|T43.615X: Caffeine and other dietary stimulant-containing supplements
||T50.4 × 5: Protein supplements (protein, creatine, amino acids)
|T45.2 × 5: Vitamins and/or mineral supplements
||T50.5 × 5: Weight loss supplements
|T50.0 × 5: Health supplements (joint, heart, brain, gut, immune health)
||T50.7 × 5: Androgenic/anabolic and/or anabolic-like substances
|T50.1 × 5: Other types of supplements (unclear as to intended use and/or ingredients)
||T50.995X: Herbals and other botanical supplements
|T50.3 × 5: Sexual enhancement
For example, under the code, T43.615X: Caffeine and other dietary stimulant-containing supplements/products, the following DS ingredients and products could further be described in the EHR.
- Stimulant ingredients: DMAA, DMBA, DMHA, ephedra, higenamine, hordenine, methylsynephrine, octopamine, rauwolscine
- Examples of preworkout products: Cellucor C4 Original, Condemned Labz Arsynist, Insane Labz Psychotic Gold, Metabolic Nutrition Synedrex, Muscletech #Shatter SX-7, ProSupps Mr. Hyde, Beyond Raw Lit, BSN N.O.-Xplode
- Examples of energy drinks products: Monster, Red Bull, Rockstar, Amp, Full Throttle, Venom, Xyience, Rip It, NOS High Performance Energy Drink
- Examples of energy shot products: 5-Hour Energy, MTN OPS, Rip It Energy Shot
Can Electronic Health Records Facilitate Capture of Dietary Supplement Use?
In many EHRs, DSs are recorded in the medications list, a structured field within the record to facilitate uniformity of recording and provide for the ability to retrieve data. Use of ICD codes, also presented in a structured format, allows for greater interoperability of the EHR so DSs recorded in the medications list could be linked to ICD codes and the reporting of AEs. Within the current DoD EHR, this feature is not available. This interoperability gap was also pointed out in a survey of EHR systems and practices within 4 federal agencies: DoD (Army and Air Force, Indian Health Service, Department of Veterans Affairs, and the National Institutes of Health Clinical Center), which deliver clinical services.19 The following is a list of what would be needed for a robust EHR for collecting DSs and AEs:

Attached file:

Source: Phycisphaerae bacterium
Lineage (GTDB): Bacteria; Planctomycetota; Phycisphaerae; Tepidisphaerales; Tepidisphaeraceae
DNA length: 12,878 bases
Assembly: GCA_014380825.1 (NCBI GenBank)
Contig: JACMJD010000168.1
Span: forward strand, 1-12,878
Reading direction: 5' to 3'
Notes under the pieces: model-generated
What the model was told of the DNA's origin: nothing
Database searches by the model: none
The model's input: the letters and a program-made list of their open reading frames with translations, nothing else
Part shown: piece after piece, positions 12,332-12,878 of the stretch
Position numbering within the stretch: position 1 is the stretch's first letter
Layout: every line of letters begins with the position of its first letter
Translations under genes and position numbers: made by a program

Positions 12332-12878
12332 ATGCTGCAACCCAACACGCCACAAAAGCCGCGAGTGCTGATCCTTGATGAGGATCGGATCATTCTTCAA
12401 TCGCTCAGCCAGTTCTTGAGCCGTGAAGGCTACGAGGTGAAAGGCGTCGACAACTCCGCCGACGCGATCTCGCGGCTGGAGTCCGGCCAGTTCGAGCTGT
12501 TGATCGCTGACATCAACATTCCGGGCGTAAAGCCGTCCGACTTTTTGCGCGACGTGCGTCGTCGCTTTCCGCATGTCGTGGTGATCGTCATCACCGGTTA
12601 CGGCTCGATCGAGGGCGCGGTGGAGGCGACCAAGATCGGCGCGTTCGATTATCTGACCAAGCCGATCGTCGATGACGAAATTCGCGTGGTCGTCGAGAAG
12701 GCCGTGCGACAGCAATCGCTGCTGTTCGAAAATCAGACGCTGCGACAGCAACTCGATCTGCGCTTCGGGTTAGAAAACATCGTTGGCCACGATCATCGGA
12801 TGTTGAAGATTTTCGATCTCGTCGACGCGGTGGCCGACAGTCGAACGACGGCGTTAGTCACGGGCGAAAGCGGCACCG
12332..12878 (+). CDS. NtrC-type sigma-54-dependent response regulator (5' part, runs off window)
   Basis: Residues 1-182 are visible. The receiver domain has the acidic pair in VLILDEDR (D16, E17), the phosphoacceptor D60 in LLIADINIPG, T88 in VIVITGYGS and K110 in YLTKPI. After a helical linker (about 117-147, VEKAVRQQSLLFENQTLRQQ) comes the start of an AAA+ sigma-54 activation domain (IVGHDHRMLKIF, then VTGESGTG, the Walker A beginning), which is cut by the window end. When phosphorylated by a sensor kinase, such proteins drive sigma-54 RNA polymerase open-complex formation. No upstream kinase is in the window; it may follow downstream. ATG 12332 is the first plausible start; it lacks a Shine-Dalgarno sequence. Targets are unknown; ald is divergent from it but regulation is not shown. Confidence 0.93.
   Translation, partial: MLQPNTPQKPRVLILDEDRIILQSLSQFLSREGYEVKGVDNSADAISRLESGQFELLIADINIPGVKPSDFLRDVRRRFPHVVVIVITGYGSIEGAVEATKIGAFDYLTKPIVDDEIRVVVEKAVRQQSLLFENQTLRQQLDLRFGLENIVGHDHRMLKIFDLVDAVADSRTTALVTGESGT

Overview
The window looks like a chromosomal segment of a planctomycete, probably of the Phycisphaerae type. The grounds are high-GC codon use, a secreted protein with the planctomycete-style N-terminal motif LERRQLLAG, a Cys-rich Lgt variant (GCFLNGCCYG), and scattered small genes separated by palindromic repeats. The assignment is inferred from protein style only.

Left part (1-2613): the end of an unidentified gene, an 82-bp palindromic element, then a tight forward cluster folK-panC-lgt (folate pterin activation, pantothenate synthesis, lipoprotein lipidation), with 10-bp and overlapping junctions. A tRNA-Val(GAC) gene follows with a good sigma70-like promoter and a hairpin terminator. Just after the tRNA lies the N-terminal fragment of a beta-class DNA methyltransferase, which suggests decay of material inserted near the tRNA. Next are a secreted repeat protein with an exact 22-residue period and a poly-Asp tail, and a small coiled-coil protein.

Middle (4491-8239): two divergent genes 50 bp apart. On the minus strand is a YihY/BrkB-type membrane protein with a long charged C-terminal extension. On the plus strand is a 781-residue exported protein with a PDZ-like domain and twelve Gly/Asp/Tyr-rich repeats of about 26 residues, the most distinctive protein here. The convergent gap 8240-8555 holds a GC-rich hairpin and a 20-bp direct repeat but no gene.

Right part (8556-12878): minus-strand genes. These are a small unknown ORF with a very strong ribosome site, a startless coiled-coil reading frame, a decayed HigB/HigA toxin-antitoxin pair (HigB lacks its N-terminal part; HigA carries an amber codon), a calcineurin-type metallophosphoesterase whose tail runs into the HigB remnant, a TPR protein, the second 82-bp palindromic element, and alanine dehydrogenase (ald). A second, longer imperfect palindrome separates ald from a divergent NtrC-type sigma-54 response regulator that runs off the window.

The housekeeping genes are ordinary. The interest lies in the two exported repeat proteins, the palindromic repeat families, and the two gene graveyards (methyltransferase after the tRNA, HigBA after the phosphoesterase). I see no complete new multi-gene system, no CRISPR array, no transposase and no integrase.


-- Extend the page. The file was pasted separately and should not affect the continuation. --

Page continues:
- Uniform reporting of DSs in a structured field and format
- Built-in functionality to implement drug-drug and drug-allergy interaction checks with automatic real-time notifications to the healthcare provider (HCP)
- A DS-drug interaction check as many DSs have multiple active ingredients that increase the likelihood of an AE
- Full listing of available DSs in drug-knowledge software programs
- Instructions and training on processes
- Ease of automatic filing reports with US Department of Health and Human Services/FDA Safety Reporting Portal
How the DoD Instruction Can Promote Capture of the Use of DSs by Service Members?
Another action of a long-awaited approval and enforcement was a new DoD Instruction (DoDI), signed and issued on March 9, 2022, regarding the use of DSs by members of the US military. It was signed: DoDI 6130.06: Use of Dietary Supplements in the DoD (referred to below as just “the DoDI”; https://www.esd.whs.mil/Directives/issuances/dodi/). This DoDI provides guidelines to establish an official list of prohibited substances. The DoDI also identifies Operation Supplement Safety (OPSS) at the Consortium for Health and Military Performance as DoD's “go-to” program for DS use and information about DSs and ingredients. The OPSS website (OPSS.org) (Figure) hosts the official “DoD Prohibited Dietary Supplement Ingredients list.” This list will be updated when an FDA action occurs, or new scientific information becomes available regarding DS ingredients. Service members are not allowed to use any product with an ingredient on the DoD Prohibited Dietary Supplement Ingredients list.
The policy applies to the Office of the Secretary of Defense, the Military Departments, the Office of the Chairman of the Joint Chiefs of Staff and the Joint Staff, the Combatant Commands, Office of the Inspector General of the DoD, the Defense Agencies, the DoD Field Activities, and other organizations within DoD. DoDI 6130.06 also explicitly states that “No retail facility on a military installation can sell products containing ingredients on the DoD Prohibited Dietary Supplement Ingredients list on the OPSS website.” Dietary supplement education is required for all service members and those who provide health-related services to military members. This includes healthcare personnel, health promotion specialists, fitness leaders, athletic trainers, and strength-and-conditioning specialists. The DoDI also requires DoD HCPs to document the use of all DSs in the service member's EHR and to report “suspected serious adverse events resulting from use of dietary supplements” both via the AEs button on the main page of the OPSS website and in the user's EHR.